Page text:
EJToday: Top Headlines
EJToday is SEJ's selection of new and outstanding stories on environmental topics in print and on the air, updated every weekday. SEJ also offers a free e-mailed digest of the day's EJToday postings, called SEJ-beat. SEJ members are subscribed automatically, but may opt out here. Non-members may subscribe here. EJToday is also available via RSS feed. Please see Editorial Guidelines for EJToday content.
"Early adopters of battery powered cars say they are satisfied with their purchases, despite some hassles."
"The U.S. solar power sector grew 67 percent in 2010 but still lagged European markets by a wide margin in installing solar systems, the industry's trade group said on Thursday."
"The latest surge in oil prices may help the renewable energy industry reach a turning point after years of boom-and-bust cycles long dictated by the rise and fall in gas prices."
"A new study about the way oil from the BP Deepwater Horizon accident evaporated into the air confirms that cleanup workers were exposed to high levels of airborne pollution, and that the fumes also may have made their way onshore in Louisiana."
"Americans worried about the pain of $100 U.S. oil should worry a lot more. Although $100 oil is the headline in U.S. newspapers, most refineries that supply fuel to service stations are paying the equivalent of a much higher price -- and those costs are already being felt when consumers fill up their vehicles."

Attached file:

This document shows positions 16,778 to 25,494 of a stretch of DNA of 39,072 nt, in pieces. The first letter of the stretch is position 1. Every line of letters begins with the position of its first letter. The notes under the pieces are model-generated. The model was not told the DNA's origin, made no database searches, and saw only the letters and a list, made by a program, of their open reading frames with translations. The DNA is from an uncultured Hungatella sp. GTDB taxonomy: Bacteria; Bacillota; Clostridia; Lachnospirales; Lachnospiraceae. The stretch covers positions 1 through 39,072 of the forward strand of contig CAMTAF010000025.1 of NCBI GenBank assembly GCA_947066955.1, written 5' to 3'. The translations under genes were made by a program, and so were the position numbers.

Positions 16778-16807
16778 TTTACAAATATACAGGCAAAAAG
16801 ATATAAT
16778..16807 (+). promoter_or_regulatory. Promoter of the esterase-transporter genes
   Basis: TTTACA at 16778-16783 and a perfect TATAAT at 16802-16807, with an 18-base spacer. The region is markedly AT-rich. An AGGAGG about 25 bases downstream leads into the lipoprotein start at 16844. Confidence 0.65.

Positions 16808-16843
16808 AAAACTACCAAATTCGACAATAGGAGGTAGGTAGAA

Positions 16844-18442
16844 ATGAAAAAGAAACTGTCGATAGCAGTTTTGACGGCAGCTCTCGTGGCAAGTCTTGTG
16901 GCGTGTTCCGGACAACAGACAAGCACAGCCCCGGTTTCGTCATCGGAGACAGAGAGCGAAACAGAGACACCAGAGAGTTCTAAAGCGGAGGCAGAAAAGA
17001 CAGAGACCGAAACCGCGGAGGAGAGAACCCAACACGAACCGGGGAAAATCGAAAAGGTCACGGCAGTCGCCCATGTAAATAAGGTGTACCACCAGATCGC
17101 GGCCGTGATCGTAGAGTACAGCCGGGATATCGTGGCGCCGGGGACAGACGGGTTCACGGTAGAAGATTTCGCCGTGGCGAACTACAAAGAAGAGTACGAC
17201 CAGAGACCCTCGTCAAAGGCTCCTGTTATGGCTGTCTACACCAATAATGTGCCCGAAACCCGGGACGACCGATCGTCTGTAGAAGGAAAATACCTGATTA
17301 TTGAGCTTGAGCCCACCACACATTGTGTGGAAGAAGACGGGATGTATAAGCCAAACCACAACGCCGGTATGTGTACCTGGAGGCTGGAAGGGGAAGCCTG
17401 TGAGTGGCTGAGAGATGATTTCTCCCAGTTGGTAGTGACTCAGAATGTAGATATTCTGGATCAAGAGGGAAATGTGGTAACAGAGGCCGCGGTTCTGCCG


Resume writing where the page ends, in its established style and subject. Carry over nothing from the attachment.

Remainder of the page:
The boom in cellulosic ethanol that was predicted four years ago never happened. Or hasn't happened yet. The idea of making ethanol from all manner of plant material other than corn still promises major net environmental benefits -- unlike corn ethanol, which doesn't do much for the environment. But a lot depends on oil prices, electric car sales, financing, and the economies of scale.
"Wyoming, famous for its crisp mountain air and breathtaking, far-as-the-eye-can-see vistas, is looking a little bit like smoggy Los Angeles these days because of a boom in natural gas drilling."
"The Lone Star state is several years ahead of Pennsylvania when it comes to deep natural gas drilling." So the Pittsburgh Post-Gazette went to Texas to see what might be in store, especially as densely settled suburban areas are drilled. For some, such as homeowners, it has meant economic loss; but for drillers, it has meant fortunes.
"The Interior Department will study the potential impacts of a 'very large oil spill' in the Arctic Ocean as part of a court-ordered supplemental review of oil and gas leasing off Alaska's northwest coast, the agency said."
Besides being a keystone of the ocean ecosystem, coral reefs are of huge commercial value. But they are seriously threatened by floods, runoff, rising ocean temperatures and acidity which are all symptoms of our fossil-fuel economy.
"The Obama administration is considering tapping the Strategic Petroleum Reserve in response to rapidly rising gasoline prices brought on by turmoil in the Middle East, the White House chief of staff, William M. Daley, said on Sunday."
Past efforts to regulate toxic and polluting waste from oil and gas drilling operations were thwarted when back-room industry pressure subverted the law and science that justified it. Today, history may be about to repeat itself.
"The Department of Energy said on Thursday it has offered a conditional $102 million loan guarantee to support a wind farm in Maine. The financial aid will support the Record Hill wind project, a 50.1 megawatt wind power plant and transmission line in Maine."